If scientists are unable to understand the very nature of their own specialization, would it be justified, or even sensible, to judge something, an ideological construct or social theory, from the standpoint of science? Take religion, for example. It has been an easy scapegoat for those who cannot find any (scientific) logic in it. Since religion cannot “prove” its assertions from the scientific point of view-like the existence of God and human history from the scriptural point of view-the scientific-minded people relegate it to a position reserved for, say, voodoo.
Science claims to know truths and discover reality. But at best it studies parallelism, and the nature of variables. And yet the irony is that the nature of variables remains a mystery. Also, scientists in general concede that the nature of reality is one’s own mental construct and varies from person to person.
How can this lead to justifiable answers in the context of religion? Take Evolution, for instance. Science rejects religious concept of Evolution out of hand in favor of its own Evolution findings. But an objective look at the religious argument might subtract some of the incredibility accorded to it by science. God, according to religious doctrines, has an attribute of permanence and He being omnific/omnipotent/omniscient, has infused an attribute of “change” in His creation. This attribute of change put together with compatibility and self-perpetuation requirement of the created system generates an essentiality of “adaptability” which is perhaps what is known as Evolution. Human history, after all, has been the history of this change.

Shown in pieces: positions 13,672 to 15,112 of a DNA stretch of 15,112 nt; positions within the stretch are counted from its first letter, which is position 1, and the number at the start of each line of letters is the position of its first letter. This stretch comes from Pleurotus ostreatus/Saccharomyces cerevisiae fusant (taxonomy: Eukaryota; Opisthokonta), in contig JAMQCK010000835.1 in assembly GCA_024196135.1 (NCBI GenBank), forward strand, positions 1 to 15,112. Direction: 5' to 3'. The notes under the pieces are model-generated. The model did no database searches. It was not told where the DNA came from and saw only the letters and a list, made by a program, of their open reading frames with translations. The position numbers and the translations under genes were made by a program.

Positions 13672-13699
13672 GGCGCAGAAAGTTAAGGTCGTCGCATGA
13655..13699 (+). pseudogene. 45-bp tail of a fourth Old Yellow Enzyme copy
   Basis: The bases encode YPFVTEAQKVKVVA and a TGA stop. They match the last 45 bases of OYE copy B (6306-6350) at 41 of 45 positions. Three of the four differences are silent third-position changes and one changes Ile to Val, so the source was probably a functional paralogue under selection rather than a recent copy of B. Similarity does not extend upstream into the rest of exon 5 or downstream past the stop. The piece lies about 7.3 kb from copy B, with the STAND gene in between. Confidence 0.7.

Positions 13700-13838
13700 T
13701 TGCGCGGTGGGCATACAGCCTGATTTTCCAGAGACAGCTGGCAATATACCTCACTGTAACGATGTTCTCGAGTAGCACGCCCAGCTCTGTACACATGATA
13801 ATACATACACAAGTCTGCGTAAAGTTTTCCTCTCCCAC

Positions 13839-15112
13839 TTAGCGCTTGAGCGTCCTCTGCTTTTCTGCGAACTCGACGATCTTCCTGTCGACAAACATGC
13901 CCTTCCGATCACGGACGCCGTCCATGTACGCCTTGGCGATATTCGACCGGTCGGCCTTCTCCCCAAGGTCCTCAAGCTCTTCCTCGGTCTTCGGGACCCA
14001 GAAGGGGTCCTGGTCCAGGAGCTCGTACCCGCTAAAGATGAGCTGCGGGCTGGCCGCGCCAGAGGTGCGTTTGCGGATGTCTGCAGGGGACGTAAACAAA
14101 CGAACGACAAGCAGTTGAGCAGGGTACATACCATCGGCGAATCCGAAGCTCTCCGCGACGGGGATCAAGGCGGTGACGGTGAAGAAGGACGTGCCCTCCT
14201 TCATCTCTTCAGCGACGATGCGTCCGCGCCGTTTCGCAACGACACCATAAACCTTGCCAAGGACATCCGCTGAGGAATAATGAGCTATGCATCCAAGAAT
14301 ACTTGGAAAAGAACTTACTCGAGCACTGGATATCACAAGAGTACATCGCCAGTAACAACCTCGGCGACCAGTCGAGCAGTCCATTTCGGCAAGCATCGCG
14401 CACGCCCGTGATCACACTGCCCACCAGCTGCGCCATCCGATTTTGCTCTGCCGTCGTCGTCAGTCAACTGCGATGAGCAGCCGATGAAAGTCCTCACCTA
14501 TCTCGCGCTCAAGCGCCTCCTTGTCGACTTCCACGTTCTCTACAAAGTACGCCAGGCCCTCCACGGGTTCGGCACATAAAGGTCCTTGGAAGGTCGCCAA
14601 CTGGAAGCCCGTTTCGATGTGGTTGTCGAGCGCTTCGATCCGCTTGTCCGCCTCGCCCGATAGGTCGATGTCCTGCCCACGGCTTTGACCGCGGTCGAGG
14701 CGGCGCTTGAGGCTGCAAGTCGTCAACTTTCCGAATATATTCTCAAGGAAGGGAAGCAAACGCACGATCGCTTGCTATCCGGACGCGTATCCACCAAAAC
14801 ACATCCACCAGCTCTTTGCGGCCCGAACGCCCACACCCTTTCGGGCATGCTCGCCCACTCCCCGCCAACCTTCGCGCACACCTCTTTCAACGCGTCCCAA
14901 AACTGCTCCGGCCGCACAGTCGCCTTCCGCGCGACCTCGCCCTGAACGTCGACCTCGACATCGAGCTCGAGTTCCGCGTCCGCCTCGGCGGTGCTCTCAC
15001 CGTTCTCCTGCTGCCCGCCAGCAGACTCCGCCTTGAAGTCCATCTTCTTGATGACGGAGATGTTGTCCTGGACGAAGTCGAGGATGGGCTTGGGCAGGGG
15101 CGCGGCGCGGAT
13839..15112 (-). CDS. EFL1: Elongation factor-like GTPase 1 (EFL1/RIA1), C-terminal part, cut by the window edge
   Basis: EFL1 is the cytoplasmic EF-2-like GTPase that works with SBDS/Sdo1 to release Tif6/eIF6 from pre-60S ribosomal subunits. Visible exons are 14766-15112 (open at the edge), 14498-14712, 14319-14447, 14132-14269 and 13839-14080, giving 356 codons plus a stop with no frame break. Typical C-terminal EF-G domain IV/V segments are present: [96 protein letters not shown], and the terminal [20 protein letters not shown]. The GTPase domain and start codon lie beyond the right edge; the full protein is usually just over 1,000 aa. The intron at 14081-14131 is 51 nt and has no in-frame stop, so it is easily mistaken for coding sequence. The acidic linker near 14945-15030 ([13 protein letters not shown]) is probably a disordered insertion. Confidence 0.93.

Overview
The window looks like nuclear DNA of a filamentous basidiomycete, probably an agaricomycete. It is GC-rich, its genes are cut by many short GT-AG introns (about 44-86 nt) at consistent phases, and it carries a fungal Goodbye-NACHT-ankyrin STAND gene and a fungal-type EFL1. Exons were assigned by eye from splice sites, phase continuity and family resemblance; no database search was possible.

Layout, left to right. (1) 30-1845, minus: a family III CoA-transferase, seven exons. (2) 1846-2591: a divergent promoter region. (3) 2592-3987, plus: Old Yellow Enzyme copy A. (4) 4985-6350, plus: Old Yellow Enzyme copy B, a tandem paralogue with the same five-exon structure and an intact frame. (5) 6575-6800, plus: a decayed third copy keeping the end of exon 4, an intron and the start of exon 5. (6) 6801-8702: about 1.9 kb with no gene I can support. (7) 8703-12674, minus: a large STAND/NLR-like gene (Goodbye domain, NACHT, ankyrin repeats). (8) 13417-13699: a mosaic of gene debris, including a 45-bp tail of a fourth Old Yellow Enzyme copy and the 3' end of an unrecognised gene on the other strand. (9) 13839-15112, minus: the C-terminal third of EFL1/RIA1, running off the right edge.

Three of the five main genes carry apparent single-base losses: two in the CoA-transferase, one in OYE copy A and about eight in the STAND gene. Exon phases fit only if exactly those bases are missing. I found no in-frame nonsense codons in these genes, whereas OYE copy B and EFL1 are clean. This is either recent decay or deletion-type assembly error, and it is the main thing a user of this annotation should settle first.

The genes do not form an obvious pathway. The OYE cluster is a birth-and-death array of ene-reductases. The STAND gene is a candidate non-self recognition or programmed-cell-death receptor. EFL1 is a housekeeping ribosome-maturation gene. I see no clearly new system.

Unlike science, religion does not claim to formulate methodologies to discover truth, and it does not claim to regulate any human or natural sciences in the light of its own parameters. Then why should it be subjected to some parameters — “scientific” — on which it has no claim to make? Religion requires its followers to understand from the axioms that are its own. Wouldn’t it be a pity if we interfered in it by using axioms that intrinsically have nothing to do with it? Why should science be a yardstick to measure religion when the practitioners of science are themselves in the cloud regarding the very nature of their own instrument?
Science challenges the axioms of religion; but what will happen if its own axioms are challenged? Will it remain the same truth-seeking, objective set of criteria? Take for example, the antithetical operations like multiplication and division. These operations, it is accepted, have to be performed from left to right. If done otherwise, they will yield different answers (or maybe no answers). Such is the nature of science that its axioms have to be accepted as true from the start. In that event in what way are scientific axioms different from ideological dogmas? Is it that the nature of science is a ôfluidö construct, and the very act of probing set to understand it alters its overall outlook?
(Abbas Zaidi is Consulting Editor of Meghdutam).